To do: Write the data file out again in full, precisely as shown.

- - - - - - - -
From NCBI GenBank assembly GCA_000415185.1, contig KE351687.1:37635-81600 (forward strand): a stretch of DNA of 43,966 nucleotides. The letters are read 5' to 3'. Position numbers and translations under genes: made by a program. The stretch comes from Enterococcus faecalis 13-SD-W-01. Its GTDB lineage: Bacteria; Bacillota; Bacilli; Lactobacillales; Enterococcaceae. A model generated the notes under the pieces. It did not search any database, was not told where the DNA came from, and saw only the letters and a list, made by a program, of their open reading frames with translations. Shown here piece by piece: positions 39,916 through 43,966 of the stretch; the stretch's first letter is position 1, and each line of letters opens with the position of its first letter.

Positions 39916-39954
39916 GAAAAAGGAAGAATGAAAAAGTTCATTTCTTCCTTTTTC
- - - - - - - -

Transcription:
From NCBI GenBank assembly GCA_000415185.1, contig KE351687.1:37635-81600 (forward strand): a stretch of DNA of 43,966 nucleotides. The letters are read 5' to 3'. Position numbers and translations under genes: made by a program. The stretch comes from Enterococcus faecalis 13-SD-W-01. Its GTDB lineage: Bacteria; Bacillota; Bacilli; Lactobacillales; Enterococcaceae. A model generated the notes under the pieces. It did not search any database, was not told where the DNA came from, and saw only the letters and a list, made by a program, of their open reading frames with translations. Shown here piece by piece: positions 39,916 through 43,966 of the stretch; the stretch's first letter is position 1, and each line of letters opens with the position of its first letter.

Positions 39916-39954
39916 GAAAAAGGAAGAATGAAAAAGTTCATTTCTTCCTTTTTC